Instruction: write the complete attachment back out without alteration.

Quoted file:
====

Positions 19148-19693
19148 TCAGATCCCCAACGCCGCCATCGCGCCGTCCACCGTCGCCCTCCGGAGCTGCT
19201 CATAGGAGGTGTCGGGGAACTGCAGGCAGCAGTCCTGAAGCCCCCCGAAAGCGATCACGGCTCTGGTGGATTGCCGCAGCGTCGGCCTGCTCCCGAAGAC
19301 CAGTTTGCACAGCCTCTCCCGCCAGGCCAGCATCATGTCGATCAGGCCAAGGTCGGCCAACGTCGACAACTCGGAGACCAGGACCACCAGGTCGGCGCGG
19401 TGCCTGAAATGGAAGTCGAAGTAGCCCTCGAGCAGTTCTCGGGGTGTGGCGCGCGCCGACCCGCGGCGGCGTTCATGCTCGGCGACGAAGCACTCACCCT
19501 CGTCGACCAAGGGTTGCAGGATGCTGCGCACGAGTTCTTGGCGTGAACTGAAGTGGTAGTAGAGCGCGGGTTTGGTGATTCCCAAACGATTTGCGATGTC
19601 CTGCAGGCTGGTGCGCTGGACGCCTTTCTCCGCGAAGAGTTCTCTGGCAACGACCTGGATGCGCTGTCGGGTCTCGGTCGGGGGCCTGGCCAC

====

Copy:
Positions 19148-19693
19148 TCAGATCCCCAACGCCGCCATCGCGCCGTCCACCGTCGCCCTCCGGAGCTGCT
19201 CATAGGAGGTGTCGGGGAACTGCAGGCAGCAGTCCTGAAGCCCCCCGAAAGCGATCACGGCTCTGGTGGATTGCCGCAGCGTCGGCCTGCTCCCGAAGAC
19301 CAGTTTGCACAGCCTCTCCCGCCAGGCCAGCATCATGTCGATCAGGCCAAGGTCGGCCAACGTCGACAACTCGGAGACCAGGACCACCAGGTCGGCGCGG
19401 TGCCTGAAATGGAAGTCGAAGTAGCCCTCGAGCAGTTCTCGGGGTGTGGCGCGCGCCGACCCGCGGCGGCGTTCATGCTCGGCGACGAAGCACTCACCCT
19501 CGTCGACCAAGGGTTGCAGGATGCTGCGCACGAGTTCTTGGCGTGAACTGAAGTGGTAGTAGAGCGCGGGTTTGGTGATTCCCAAACGATTTGCGATGTC
19601 CTGCAGGCTGGTGCGCTGGACGCCTTTCTCCGCGAAGAGTTCTCTGGCAACGACCTGGATGCGCTGTCGGGTCTCGGTCGGGGGCCTGGCCAC